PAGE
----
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Malicious word macro - what next?


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#1 dwywit

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Posted 17 March 2015 - 10:29 PM

I received a suspicious email about a cancelled bpay transaction. It was tied to an email address of mine that has NEVER been used in a bpay transaction, so of course I didn't open it. It had a zip file attachment containing a word document (specified in the body of the email), so I fired up a linux VM, transferred the zip file to /home, and opened it with ark.

 

As expected, there was a word document titled  BillPay cancelled payment_95073.doc, so I fired up LibreOffice Writer to take a look. Interestingly, the zip file said "bpay" while the document said "billpay" - which is a bill-paying service of Australia Post.

 

Anyway, LO Writer warned me about the (expected) macros, and disabled execution. I went to the macro editor to take a peek at the code - which was mostly beyond my skills (I haven't done any Word coding for years), but I saw some things which set the alarm bells ringing, such as the autoopen module, constructing strings of windows pathnames from parts (e.g. "\app"+"data\lo"+"cal\t"+"emp"), obviously intended to obfuscate and not trigger malware scanners.

 

I submitted it to virustotal and jotti's, but both returned negative. Then I sent it to hybrid-analysis.com and got a "malicious" flag. Here's the URL for the analysis, if anyone's interested:

 

https://www.hybrid-analysis.com/sample/323d87b72126329729a26a6d7359efcbb6ae3b881897d1cf3ced1e95af797dd7?environmentId=2#top

 

My question is "what next"? Should I submit it anywhere else, or just delete the whole thing and get on with my life? I have a Windows XP VM, but I don't particularly want to fire that up and let the macro execute just to see what sort of trouble it causes. 



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#2 1PW

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Posted 18 March 2015 - 02:39 AM

Hello dwywit:
 
Since you clearly indicated the email attachment submitted to VirusTotal/Jotti was negative, then please consider the following:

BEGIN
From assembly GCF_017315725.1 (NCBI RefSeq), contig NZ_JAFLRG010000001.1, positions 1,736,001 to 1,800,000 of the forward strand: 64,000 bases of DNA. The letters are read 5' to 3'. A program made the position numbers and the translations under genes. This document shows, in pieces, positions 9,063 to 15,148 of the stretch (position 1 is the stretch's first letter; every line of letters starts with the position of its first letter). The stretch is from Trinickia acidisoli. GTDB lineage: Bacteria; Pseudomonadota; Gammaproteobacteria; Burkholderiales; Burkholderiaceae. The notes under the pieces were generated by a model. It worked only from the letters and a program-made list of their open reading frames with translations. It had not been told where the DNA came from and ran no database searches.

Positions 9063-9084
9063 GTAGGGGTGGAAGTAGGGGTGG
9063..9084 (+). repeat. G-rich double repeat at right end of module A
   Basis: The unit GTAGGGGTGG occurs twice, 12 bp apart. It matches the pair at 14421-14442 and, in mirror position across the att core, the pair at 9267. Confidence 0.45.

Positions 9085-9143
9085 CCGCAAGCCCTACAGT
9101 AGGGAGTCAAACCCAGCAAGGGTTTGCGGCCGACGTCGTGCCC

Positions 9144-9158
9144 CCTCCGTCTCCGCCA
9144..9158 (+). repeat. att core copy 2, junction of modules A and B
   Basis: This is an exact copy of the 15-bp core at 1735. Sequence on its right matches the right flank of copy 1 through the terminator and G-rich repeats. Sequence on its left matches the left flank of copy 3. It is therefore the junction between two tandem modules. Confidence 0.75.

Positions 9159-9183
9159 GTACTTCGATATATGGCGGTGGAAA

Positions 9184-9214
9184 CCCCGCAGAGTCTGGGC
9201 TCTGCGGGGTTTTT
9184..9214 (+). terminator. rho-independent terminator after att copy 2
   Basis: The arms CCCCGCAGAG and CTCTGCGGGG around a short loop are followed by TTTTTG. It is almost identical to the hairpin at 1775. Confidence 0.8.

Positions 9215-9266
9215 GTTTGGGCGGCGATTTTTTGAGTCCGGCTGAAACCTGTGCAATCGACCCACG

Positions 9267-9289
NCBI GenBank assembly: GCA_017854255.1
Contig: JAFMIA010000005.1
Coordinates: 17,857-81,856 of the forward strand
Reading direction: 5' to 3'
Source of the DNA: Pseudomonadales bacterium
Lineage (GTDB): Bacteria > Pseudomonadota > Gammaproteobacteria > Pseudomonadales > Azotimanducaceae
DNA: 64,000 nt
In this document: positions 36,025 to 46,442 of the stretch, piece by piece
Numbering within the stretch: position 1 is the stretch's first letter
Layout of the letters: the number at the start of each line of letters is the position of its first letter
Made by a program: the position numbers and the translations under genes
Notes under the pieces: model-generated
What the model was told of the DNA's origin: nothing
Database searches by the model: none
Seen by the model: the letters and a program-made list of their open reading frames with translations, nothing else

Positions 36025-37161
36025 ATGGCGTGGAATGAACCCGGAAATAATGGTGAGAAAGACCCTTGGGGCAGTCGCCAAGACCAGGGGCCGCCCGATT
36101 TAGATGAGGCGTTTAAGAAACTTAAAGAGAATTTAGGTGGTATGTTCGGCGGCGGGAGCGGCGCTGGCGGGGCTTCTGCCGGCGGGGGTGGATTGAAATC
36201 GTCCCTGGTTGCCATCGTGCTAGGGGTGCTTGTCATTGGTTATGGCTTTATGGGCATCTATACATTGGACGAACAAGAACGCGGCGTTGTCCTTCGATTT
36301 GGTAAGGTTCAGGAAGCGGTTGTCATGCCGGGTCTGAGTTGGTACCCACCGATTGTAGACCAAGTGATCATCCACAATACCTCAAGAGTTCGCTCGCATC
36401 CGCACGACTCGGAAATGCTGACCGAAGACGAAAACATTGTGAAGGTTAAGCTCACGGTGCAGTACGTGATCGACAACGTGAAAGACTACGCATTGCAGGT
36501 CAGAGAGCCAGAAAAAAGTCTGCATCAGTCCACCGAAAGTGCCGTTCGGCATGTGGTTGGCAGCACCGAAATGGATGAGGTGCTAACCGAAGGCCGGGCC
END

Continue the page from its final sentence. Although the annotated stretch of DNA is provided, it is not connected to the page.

If you would like a place for upload submission, please read https://forums.malwarebytes.org/index.php?/topic/31067-purpose-of-this-forum/.

Then register/upload/post in compliance with what you've read above at https://forums.malwarebytes.org/index.php?/forum/51-newest-malware-threats/.

If the Malwarebytes Research Center analysts find your submission is a new and true toxic positive, they will cooperatively share with other services.
 
You would be doing a good thing.
 
Thank you.

Edited by 1PW, 18 March 2015 - 02:56 AM.

All viruses are malware but not all malware are viruses and if the malware doesn't self replicate it just isn't a virus.


#3 quietman7

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Posted 18 March 2015 - 05:07 AM

Some forms of crypto malware are spread by opening an infected word docs with embedded macro viruses.

* Please find attached INVOICE number 224244 from Power EC Ltd Word doc malware
* Humber Merchants Group Industrial Invoices Word doc malware
* K J Watking & Co Remittance Advice excel malware
* Remittance Advice from Anglia Engineering Solutions Ltd Excel xls malware

Cyber criminals are continuing to use macro embedded Excel and Word docs to spread malware. They are having a better success rate of infecting with Excel because more Excel users have macros enabled than Word users do. Cyber criminals are very good using social engineering tricks to entice users into opening email attachments as many are accustomed to receiving XLS spreadsheets and word documents by email from similarly named companies. Those using older versions of office are even more at risk.
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#4 dwywit

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Posted 18 March 2015 - 05:20 AM

Thanks 1PW and quietman7. I'll follow your recommendations and upload to malwarebytes.